Contrary to what usual stock investors are used to such as ex-dividend date and the like. The government agency announced its dividend rate for a given year months after the year has passed.

The agency’s board of trustees declared its 2017 payout on February 9, 2018.

In 2017, the government agency provided dividend payouts amounting to 27.29 billion pesos (compared to 22.3 billion in 2016) out of the agency’s 30.33 billion adjusted profits (compared to 24.78 billion in 2016).

In 2017, the government agency reported a book value of 431.5 billion pesos as of year-end with 84% of it to all of Pag-IBIG members’ equity (contributions). The book value increased by 47.6 billion pesos or 12.4% from 2016.

The agency also recorded an 8.8% rise in revenue to 54 billion pesos in 2017. The agency collected the bulk (73%) of its revenue from interest income or interest earned from housing loans, multi-purpose loans and investment in bonds.

The agency also added 8 billion pesos in revenue from its acquired/foreclosed assets in the same year.

“We, in Pag-IBIG, are delighted for having earned another unqualified opinion from COA. We concluded 2016 as a great year but our performance in 2017 was record-breaking, making it our best year ever!”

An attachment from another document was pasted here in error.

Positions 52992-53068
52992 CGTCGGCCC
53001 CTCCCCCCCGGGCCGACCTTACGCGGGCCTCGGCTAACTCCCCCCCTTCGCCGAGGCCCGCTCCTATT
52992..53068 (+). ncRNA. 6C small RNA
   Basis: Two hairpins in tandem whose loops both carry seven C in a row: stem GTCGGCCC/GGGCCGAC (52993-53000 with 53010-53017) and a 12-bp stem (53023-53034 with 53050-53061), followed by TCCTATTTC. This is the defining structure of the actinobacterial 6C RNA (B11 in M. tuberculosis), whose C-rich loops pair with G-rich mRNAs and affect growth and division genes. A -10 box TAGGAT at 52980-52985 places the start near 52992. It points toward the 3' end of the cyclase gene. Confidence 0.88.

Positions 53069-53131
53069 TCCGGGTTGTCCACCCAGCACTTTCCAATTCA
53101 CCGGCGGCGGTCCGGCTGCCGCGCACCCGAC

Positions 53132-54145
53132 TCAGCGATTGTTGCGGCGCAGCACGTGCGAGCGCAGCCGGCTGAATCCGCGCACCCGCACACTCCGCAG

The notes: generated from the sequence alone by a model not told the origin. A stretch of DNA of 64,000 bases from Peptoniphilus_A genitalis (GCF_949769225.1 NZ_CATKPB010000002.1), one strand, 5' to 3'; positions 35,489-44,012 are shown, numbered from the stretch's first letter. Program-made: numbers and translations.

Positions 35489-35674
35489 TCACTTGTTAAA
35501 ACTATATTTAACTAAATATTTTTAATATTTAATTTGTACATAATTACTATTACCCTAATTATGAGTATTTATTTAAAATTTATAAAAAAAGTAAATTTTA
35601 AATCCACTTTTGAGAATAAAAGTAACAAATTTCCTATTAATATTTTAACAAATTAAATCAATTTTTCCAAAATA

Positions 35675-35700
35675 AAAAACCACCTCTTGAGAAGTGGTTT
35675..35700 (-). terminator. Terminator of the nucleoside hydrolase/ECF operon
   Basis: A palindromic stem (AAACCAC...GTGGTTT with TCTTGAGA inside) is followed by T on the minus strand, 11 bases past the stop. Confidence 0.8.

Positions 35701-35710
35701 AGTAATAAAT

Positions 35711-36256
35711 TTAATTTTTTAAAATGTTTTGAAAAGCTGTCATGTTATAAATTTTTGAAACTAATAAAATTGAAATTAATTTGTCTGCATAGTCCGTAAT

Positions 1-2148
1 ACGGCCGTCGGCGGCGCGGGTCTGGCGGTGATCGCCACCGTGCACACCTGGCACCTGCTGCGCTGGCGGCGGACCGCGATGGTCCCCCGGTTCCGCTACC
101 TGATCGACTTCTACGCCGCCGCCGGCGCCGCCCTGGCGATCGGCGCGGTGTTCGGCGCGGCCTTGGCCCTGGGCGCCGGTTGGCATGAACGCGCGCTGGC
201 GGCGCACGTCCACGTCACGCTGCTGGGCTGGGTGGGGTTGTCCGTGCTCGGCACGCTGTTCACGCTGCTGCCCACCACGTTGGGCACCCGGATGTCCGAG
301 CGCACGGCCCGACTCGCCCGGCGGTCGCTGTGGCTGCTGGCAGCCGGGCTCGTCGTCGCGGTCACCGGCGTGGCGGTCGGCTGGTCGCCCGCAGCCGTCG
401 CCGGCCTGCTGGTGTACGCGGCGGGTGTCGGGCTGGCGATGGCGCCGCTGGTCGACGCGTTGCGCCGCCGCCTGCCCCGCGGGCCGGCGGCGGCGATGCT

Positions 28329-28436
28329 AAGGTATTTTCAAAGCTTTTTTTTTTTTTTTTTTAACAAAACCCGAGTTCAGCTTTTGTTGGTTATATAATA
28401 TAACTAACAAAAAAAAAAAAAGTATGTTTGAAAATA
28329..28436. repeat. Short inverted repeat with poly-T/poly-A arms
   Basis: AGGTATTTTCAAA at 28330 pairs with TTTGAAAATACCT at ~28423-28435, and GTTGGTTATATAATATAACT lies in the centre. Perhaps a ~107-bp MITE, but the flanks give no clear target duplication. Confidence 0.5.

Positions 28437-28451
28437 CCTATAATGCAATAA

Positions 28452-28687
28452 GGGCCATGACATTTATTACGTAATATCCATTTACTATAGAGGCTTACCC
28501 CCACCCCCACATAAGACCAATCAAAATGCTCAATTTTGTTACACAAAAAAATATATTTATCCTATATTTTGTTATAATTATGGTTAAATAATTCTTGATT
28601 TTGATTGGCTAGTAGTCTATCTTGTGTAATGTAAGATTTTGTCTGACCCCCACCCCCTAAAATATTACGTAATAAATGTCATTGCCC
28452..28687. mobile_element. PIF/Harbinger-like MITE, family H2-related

Pag-IBIG Fund CEO Acmad Rizaldy P. Moti (source)

Pag-IBIG has also set a Capital Management Policy. In short, the agency has to maintain a Capital Adequacy Ratio of at least 17.50%. This is quite high and healthy since Basel III requires banks to maintain 8%. Nonetheless, Pag-IBIG is a government agency and enough cushion must be available in terms of a crisis.

So far, it was not that hard to find these important financial numbers through the agency’s website.

Nonetheless, the recent Commission on Audit report also revealed that 22,123 Pag-IBIG members having a loan value of 14.4 billion are at risk of losing their homes.

As per the agency’s circular, housing developers must convert its Pag-IBIG members’ contracts-to-sell (CTS) to real estate mortgages (REM) agreements, therefore, transferring the land title to the Pag-IBIG members from the developers.